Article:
After a failed acquisition attempt last August, the board of directors at Baxalta accepted a $32bn (€27.6bn) bid in January from the rare disease-focused biopharma firm Shire.
The deal is expected to close early next month following a shareholder vote scheduled for May 27 and regulatory approval, Shire’s CEO Flemming Ornskov told stakeholders last Friday, and an integration plan is fully underway based on what he described as “an inverted pyramid approach.”
The top level involves those areas where change is most limited - customer-facing employees, salesforces and patient support organisations – he explained, but the next level is manufacturing.
“Biologics manufacturing requires a highly specialized skill set and Baxalta brings us a world-class manufacturing organisation. We aim to retain expertise wherever possible,” he said.
“Baxalta is already in the middle of a network reassessment and we will continue to carefully review the manufacturing network over time and ensure that geographies are aligned so we're operating in the most efficient manner,” Flemming continued.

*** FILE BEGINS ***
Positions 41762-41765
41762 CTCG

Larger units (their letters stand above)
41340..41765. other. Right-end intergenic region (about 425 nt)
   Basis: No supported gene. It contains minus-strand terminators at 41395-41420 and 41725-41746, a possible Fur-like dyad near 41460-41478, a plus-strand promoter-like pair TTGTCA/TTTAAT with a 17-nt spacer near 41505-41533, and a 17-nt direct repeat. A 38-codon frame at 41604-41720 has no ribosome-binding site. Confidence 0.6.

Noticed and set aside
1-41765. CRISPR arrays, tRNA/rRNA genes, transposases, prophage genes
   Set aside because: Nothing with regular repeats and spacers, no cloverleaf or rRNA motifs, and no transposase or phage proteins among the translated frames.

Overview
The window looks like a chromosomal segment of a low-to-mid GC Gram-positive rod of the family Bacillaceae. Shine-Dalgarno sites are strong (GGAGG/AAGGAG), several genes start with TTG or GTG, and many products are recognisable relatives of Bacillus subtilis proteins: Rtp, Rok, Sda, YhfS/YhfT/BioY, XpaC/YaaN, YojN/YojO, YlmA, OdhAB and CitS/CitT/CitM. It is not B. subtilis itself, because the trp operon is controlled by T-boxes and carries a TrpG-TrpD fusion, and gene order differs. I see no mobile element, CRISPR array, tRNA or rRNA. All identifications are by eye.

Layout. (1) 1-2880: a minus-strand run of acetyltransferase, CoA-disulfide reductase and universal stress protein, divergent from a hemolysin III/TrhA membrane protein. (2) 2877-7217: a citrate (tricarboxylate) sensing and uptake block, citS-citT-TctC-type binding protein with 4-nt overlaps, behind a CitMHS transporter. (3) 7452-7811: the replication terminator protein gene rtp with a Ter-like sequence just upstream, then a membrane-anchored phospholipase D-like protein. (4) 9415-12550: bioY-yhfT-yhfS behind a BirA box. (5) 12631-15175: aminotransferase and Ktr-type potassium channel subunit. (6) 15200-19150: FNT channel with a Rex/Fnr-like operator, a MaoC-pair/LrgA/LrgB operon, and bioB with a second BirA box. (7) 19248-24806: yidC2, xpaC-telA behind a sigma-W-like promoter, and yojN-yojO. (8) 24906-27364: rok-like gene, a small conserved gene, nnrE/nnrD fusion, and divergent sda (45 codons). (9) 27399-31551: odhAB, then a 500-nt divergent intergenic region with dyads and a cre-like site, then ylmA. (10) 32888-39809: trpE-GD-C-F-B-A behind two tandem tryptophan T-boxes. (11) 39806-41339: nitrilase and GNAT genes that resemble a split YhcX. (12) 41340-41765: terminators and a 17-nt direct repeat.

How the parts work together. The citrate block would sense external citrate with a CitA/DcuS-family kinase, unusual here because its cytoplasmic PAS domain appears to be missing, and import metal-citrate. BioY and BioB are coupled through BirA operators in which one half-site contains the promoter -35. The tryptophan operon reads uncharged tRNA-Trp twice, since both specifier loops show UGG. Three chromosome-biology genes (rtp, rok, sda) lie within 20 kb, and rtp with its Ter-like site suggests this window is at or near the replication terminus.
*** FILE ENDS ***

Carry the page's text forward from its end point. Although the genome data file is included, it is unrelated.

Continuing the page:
Baxalta recently began shifting to an outsourcing model for at least its biosimilars business, offloading the Brooklyn Park, Minnesota facility it bought from Genmab in 2013 to Takeda in January, while Shire itself has invested heavily in-house.
Only two weeks ago the firm announced it intended to build a $400m bioproduction plant in County Meath, Ireland, complementing its internal manufacturing facilities in Massachusetts.
At the time the megamerger was announced, manufacturing cost-saving synergies were expected to be around $100m.
Human plasma derivation
Baxalta does have a vast infrastructure of plasma collection and fractionation manufacturing infrastructure, which could provide a second-source supply for Cinryze, Shire's half-billion dollar-a-year Hereditary Angioedema (HAE) drug acquired from Viropharma in 2014.
Cinryze is derived from human plasma – sourced exclusively from the US – and is produced using a series of precipitation, filtration and chromatography steps.
Last year, Shire inked a license agreement with Belgian contract manufacturer Sanquin to support a Cinryze manufacturing tech transfer to a second source supplier.